Importance of Attitude

A positive attitude, polite demeanor, persuasive style, and assumptive tone of voice greatly enhance telesales success. Agents should exude excitement, convey urgency, and address the prospect by name throughout the call. These techniques personalize the interaction and ensure that the consumer feels good about the experience — even if he or she declines to make a purchase.

Adapting on the Fly

Perhaps more than any other marketing discipline, teleservices has the ability to change messaging on the fly. Feedback from agents about their conscious conversations coupled with real-time performance metrics can quickly illuminate what's working and what isn't, enabling on-the-fly improvements to the planned presentation. 

Program Monitoring

It's critical to develop a monitoring program that ensures the integrity of client messaging, regulatory compliance, a positive customer experience, and campaign effectiveness. Comprehensive program monitoring should include four key levels:

  1. Account and client management monitoring: Teleservices management and their employees should monitor calls to ensure that brand messaging is properly conveyed and sales potential is maximized.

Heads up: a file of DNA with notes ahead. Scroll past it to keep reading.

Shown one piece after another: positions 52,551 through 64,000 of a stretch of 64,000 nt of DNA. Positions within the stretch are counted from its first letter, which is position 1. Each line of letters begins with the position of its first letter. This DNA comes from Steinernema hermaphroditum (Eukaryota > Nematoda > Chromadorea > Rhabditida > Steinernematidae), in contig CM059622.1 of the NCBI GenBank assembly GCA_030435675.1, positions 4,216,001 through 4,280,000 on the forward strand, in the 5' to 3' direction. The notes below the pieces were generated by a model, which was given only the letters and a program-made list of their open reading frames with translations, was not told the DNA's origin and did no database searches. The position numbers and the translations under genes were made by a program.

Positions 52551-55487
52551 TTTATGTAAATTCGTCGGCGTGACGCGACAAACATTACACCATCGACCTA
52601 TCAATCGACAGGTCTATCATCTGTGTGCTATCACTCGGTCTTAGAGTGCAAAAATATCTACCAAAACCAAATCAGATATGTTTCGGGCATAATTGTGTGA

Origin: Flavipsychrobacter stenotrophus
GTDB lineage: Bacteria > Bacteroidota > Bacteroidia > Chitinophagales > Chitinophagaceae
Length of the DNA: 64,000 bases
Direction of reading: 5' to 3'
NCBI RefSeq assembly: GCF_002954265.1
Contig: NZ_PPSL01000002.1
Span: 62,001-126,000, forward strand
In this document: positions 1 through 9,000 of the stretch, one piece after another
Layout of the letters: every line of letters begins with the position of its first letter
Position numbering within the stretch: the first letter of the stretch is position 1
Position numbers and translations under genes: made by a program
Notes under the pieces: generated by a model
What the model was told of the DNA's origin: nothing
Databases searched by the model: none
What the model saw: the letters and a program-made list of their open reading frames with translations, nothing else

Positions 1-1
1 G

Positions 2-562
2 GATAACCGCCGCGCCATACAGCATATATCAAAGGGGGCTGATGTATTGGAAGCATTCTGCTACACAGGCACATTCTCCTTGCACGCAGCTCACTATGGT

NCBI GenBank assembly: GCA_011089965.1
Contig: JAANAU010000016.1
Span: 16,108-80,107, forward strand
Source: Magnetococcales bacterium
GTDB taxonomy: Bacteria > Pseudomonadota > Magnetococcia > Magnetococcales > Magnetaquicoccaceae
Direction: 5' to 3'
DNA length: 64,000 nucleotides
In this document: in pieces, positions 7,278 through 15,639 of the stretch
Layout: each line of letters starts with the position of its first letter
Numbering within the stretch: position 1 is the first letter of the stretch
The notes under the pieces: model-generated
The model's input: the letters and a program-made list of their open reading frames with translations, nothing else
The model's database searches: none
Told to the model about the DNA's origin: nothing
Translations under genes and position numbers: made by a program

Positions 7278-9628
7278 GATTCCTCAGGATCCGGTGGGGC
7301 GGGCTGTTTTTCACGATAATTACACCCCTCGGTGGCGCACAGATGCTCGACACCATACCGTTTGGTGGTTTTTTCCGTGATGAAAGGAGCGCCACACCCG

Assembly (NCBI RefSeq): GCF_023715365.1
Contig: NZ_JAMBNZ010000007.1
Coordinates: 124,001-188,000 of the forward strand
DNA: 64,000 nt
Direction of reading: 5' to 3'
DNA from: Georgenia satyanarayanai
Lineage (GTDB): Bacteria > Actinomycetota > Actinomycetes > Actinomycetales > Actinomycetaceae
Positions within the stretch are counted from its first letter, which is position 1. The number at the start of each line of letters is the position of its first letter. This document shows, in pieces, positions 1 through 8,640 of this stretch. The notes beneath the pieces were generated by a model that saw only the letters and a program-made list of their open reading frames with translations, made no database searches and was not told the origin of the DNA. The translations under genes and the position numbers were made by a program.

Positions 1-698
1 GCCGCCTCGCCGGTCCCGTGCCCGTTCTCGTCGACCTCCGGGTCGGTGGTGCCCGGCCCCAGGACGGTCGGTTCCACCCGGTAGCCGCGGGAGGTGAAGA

2. Government affairs monitoring: Calls should be monitored to ensure that all applicable teleservices regulations, including privacy, are carefully followed.
  3. Industry sector monitoring: Management familiar with industry-sector regulations should monitor calls for compliance issues.
  4. Quality assurance monitoring: Supervisors should monitor agents to ensure that customers are having a positive experience.

Oftentimes teleservices agents are the only direct contact between brands and consumers. With conscious conversations and proper documentation, these agents can input a wealth of information into a CRM system, greatly aiding brand management's efforts to retain customers and build loyalty. For example, placing a simple follow-up call to an unhappy customer who's had a difficult experience can completely transform her feelings about a company and its brands.

In today's challenging marketing environment, teleservices programs can help businesses communicate brand benefits in a highly compelling way. But to be effective, companies need to connect with consumers at a personal level. Conscious conversations fulfill that intent and do so in a timely, cost-efficient manner.

About the Author

Mary Conway (mconway@dialamerica.com) is senior vice president and chief marketing officer of DialAmerica. With over 30 years of experience, Conway leads the company's marketing and communications functions.

Please note that the Viewpoints listed in CRM magazine and appearing on destinationCRM.com represent the perspective of the authors, and not necessarily those of the magazine or its editors. You may leave a public comment regarding this article by clicking on "Comments" at the top.

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For the rest of the December 2009 issue of CRM magazine please click here.